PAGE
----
China recently deployed advanced surface-to-air missiles on the Paracel Islands, an archipelago in the South China Sea. Chinese air force facilities on the Spratly Islands, another archipelago about 300 km south of the Paracels, may be operational within a few months. All this underlines China’s growing naval power in the region, writes Prince Michael of Liechtenstein.
Although China claims its activities are purely defensive and peaceful, tensions will further increase with ASEAN countries, especially Vietnam and the Philippines, and the United States. It is likely that China will use the U.S. naval presence in the Pacific to argue the necessity of these “defensive” measures.
China is also increasing its naval presence in the Indian Ocean, an understandable move in order to guarantee its supply of raw materials. Though this issue garners less media attention than the activity in the South China Sea, it raises serious concerns for the U.S. and especially for India.
Tensions, however, are not only mounting in the Pacific and Indian Oceans. Many other regions are heating up.
The still unresolved disputes that pit Russia against the EU and U.S. – mainly over Ukraine but also the Balkans and Georgia – are resulting in “hybrid war” between the two sides. With the West and Russia issuing tit-for-tat sanctions, an economic “war” is underway. The one-sided reporting coming out of media such as Russia Today, and even some Western outlets, show a propoganda war is also being waged. Meanwhile, it has become common to see militaries flexing their muscles.
Moscow’s intervention in Syria has given the conflict another dimension. Russian forces are operating in an area very sensitive to Turkey, NATO’s number-two military power. Conflict between Russia and Turkey has so far remained verbal and economic, but is intense nonetheless. This serves as another point of potential confrontation between the West and Russia.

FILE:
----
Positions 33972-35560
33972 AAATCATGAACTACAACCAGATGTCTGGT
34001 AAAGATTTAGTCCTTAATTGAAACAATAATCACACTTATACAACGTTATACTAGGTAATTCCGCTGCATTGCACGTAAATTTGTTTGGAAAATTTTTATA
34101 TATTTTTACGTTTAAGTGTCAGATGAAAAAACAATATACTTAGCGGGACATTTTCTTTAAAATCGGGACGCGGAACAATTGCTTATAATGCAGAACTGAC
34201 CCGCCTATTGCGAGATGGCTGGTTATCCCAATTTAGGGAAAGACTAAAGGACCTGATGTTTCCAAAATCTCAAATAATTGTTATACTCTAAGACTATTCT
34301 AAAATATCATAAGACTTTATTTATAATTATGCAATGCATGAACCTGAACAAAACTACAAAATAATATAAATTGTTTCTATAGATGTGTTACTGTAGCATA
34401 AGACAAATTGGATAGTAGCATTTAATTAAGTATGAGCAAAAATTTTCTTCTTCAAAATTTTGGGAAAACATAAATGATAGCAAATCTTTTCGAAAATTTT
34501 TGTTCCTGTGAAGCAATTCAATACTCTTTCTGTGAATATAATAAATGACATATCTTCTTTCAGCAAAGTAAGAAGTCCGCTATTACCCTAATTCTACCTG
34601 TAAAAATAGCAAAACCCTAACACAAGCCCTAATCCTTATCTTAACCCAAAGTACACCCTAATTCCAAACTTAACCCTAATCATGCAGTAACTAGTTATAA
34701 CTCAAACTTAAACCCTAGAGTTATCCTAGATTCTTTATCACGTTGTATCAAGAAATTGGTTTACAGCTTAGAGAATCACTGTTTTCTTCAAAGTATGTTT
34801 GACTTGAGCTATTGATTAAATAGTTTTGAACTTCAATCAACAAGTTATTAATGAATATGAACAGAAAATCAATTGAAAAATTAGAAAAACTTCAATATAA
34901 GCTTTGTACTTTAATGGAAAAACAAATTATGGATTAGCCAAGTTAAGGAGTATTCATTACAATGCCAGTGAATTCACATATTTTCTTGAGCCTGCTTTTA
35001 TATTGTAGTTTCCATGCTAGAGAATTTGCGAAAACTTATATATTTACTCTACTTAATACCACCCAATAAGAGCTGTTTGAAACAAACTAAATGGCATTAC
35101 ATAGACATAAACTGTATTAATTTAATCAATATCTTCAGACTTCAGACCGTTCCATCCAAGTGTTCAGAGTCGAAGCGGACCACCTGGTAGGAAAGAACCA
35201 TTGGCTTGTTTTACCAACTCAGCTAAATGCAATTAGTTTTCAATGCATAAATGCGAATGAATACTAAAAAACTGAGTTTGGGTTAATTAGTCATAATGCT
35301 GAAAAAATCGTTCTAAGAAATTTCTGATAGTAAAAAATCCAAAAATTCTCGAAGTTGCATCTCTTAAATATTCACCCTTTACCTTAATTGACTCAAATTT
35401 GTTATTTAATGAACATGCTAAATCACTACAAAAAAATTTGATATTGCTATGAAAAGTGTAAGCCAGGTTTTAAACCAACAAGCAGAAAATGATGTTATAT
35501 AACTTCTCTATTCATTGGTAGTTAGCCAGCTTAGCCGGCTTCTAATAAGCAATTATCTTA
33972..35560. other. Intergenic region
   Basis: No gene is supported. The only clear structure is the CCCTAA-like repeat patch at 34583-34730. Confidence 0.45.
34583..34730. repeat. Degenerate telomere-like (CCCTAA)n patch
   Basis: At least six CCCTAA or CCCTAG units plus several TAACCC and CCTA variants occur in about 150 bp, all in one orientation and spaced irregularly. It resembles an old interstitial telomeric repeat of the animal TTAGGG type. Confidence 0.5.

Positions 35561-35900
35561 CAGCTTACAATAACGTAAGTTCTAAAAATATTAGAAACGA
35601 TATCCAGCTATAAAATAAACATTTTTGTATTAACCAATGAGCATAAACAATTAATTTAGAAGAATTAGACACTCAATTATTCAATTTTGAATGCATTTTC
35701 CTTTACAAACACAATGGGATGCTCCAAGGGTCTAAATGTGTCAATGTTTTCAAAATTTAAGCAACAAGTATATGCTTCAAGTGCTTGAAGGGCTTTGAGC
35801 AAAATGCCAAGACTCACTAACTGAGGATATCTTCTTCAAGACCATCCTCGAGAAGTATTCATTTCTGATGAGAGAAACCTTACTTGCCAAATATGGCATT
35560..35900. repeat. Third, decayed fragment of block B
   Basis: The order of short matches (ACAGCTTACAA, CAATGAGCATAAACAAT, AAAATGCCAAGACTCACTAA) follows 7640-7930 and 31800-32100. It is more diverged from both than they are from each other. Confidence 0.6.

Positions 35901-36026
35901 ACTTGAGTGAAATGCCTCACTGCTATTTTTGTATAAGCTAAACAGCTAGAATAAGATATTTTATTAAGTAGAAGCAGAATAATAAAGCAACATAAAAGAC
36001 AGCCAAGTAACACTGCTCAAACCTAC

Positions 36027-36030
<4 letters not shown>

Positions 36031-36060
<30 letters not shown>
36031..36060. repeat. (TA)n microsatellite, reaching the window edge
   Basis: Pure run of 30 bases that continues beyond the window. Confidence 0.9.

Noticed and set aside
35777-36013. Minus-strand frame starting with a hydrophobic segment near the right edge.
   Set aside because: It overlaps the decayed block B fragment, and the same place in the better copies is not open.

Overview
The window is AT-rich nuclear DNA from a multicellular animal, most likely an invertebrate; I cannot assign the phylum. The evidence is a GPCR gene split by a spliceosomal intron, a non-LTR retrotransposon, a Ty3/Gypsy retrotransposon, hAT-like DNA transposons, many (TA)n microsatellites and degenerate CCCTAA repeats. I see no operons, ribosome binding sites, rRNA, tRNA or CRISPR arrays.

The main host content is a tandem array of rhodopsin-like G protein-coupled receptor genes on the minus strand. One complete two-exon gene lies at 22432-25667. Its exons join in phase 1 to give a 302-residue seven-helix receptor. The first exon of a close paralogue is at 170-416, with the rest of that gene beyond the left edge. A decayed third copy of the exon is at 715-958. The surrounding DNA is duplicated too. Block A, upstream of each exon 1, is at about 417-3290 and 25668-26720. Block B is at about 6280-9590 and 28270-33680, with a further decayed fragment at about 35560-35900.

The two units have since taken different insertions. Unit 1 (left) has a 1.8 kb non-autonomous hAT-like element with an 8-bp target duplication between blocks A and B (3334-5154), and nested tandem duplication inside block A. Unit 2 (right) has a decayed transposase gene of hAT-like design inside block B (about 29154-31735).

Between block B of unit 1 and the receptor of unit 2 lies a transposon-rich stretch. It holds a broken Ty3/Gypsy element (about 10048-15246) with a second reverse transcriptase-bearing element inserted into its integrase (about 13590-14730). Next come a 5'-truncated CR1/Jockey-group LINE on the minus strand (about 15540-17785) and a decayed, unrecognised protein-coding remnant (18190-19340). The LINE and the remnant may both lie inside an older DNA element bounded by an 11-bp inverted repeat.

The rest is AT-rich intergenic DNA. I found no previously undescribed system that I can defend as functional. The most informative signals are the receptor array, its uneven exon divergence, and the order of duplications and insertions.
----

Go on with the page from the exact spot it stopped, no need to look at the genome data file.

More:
Adding to these worries are grave economic crises that have reduced trust between peoples and their governments. The huge difficulties facing China and Russia have, justifiably, generated a lot of discussion. But we should not forget that Europe and the U.S. have proven unable to resolve their public deficit and sovereign debt problems. As it is now, Europe and the U.S. will not find a solution to these issues without asking their populations for huge sacrifices, similar to those in a wartime economy.
As the economic picture worsens, governments not only in China and Russia, but also in the West, may become more outwardly aggressive in an attempt to divert attention from domestic problems. Historically, it’s easy to see the resemblance not only to the politics of 1910-1914, which led to World War I, but also to the economic scenario of the 1930s, which led to the political circumstances that caused World War II.
Another similarity can be found in leadership. It appears that both China and Russia have clear, interest-driven strategies. Western leaders however, so focused on their domestic problems, so convinced of their “value superiority” and, unfortunately, so reactive rather than proactive, do not pay enough heed to long-term Chinese and Russian interests. This lack of vision does not allow for dialogue on a level playing field, and casts doubt on Western leaders’ strategic planning.
We are only left to wonder if the world is again approaching a major human disaster.